Monday, December 9, 2019
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“Containment Vessel, We Don’t Need No Stinking Containment Vessel!”

Cross-posted from www.articlexi.com

Question:  What's worse than lifting the ban on a radioactive industry in Virginia?

Answer:  Lifting the ban on the radioactive industry if they have no plan to contain the radioactive waste their industry produces.

I know it may seem crazy but, that's the scenario that could play out if Virginia were to lift a near 30-year ban on uranium mining during the 2012 legislative session.  According to Freedom of Information Act (FOIA) requests which uncovered emails between Walter Coles, Sr of Virginia Uranium, Inc. and Peter Pommerenk, Ph.D who works for the city of Virginia Beach.

Virginia Uranium, Inc. is pushing to have Virginia's existing ban on uranium mining lifted and has a 2012 legislative session target date for achieving this goal.  In the meantime, the National Academies of Sciences, Danville Regional Foundation, Chmura Analytics and the city of Virginia Beach are studying the effects uranium mining would have on portions of the state.

The key word here is "portions." The Virginia Beach study is looking at downstream impacts of uranium mining on the water supply while the other studies are all studying the impacts on Southside Virginia.  It's from Virginia Beach's efforts to study the safety of uranium mining that these emails originated.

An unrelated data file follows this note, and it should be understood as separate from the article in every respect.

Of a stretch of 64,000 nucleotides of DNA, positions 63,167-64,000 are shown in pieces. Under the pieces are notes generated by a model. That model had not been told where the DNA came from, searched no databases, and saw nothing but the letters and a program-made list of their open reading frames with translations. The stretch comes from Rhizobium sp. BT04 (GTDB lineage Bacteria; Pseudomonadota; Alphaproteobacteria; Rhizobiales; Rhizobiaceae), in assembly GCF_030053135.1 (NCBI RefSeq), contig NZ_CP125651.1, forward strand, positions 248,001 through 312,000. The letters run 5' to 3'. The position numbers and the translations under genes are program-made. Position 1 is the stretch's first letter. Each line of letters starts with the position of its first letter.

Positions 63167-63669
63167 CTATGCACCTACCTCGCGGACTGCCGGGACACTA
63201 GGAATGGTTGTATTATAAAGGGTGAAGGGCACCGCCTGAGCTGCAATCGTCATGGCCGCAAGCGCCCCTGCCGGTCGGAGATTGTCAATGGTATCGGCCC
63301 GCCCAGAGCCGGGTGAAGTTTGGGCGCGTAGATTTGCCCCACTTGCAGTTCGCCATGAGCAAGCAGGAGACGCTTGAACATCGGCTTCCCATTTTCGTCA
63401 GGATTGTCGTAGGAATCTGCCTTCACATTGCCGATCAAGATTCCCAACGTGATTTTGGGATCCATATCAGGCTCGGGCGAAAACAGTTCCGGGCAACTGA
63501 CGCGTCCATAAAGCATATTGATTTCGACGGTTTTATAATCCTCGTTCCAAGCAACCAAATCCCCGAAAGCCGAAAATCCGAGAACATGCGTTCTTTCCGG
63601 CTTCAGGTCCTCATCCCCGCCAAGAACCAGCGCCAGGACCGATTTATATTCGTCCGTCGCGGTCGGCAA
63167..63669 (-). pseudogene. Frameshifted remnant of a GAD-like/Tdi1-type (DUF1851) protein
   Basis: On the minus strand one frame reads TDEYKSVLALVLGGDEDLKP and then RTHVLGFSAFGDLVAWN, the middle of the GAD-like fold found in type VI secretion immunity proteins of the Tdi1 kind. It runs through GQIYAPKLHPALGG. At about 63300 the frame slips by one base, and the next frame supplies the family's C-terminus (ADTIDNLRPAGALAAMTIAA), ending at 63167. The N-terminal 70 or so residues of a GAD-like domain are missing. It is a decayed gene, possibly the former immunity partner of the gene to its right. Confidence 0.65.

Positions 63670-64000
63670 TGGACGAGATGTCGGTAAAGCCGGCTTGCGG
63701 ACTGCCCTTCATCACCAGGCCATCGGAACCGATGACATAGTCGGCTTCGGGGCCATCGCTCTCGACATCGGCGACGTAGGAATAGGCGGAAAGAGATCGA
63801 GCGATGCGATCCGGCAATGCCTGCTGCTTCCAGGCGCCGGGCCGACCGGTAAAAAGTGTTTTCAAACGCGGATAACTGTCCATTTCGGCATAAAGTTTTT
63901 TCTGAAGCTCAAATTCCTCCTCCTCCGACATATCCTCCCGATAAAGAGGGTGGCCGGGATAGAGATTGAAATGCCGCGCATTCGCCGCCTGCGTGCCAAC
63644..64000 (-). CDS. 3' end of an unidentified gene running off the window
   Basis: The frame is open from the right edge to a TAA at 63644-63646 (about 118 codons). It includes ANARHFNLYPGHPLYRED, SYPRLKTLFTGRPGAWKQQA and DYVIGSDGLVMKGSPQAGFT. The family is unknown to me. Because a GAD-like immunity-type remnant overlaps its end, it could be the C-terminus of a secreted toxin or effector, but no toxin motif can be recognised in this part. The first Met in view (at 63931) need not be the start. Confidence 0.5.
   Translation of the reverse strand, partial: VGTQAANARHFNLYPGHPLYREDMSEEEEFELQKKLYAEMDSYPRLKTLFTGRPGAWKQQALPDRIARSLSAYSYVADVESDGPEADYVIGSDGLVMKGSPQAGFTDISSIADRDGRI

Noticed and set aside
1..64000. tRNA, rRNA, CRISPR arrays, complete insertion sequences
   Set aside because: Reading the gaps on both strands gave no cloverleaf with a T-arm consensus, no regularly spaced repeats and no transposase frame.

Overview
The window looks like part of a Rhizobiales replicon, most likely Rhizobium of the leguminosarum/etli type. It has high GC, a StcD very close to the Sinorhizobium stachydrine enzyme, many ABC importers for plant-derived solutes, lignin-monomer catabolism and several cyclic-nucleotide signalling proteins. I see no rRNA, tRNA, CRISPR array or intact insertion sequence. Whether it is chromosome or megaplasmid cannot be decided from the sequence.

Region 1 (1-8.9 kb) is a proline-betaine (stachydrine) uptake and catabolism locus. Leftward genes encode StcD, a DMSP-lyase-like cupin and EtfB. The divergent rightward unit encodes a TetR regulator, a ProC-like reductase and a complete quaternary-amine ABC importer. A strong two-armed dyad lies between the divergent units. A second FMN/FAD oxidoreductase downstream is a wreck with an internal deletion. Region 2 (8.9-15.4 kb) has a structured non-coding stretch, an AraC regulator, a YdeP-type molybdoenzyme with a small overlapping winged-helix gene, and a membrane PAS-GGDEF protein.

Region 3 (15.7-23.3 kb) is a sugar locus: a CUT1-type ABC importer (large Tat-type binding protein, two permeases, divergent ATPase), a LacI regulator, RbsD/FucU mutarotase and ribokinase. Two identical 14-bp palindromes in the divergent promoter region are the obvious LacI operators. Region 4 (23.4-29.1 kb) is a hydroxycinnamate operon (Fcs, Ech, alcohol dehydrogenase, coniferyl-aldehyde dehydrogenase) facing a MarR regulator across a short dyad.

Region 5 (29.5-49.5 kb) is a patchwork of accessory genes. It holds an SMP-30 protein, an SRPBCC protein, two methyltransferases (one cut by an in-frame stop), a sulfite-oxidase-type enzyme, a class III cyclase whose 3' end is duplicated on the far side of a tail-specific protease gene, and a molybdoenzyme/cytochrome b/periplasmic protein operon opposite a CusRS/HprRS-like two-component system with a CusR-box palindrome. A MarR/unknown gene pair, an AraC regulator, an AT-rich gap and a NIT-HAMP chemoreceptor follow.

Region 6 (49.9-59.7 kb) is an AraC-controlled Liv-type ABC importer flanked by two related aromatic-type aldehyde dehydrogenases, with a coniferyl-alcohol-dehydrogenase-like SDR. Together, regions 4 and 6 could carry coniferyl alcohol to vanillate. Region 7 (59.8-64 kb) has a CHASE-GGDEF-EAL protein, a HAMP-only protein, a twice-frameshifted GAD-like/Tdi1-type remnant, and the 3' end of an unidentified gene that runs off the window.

Virginia Uranium Mining: The Fix Is In

It's now official. Virginia Uranium Inc., a consortium of Canadian and American investors, evidently is confident in its ability to influence Virginia legislators and end a ban on mining uranium in the state. In February, Walter Coles, Jr., executive vice president of the company, told shareholders, "In January of 2012, we will have a bill in the state legislature that directs the Department of Mines, Minerals and Energy to develop the regulations for uranium mining."

A study is now in progress by the National Aacdemy of Sciences to assess whether uranium mining can safely be done in Pittsylvania County, which has a huge deposit of uranium ore. The greatest environmental danger lies in the fact that annual rainfall and possible severe storms pose the danger of a catastrophic failure in containment ponds holding toxic uranium mine tailings, or waste. The deck is stacked against the NAS study no matter what it finds because it is not supposed to recommend either for or against possible mining, but simply outline the dangers.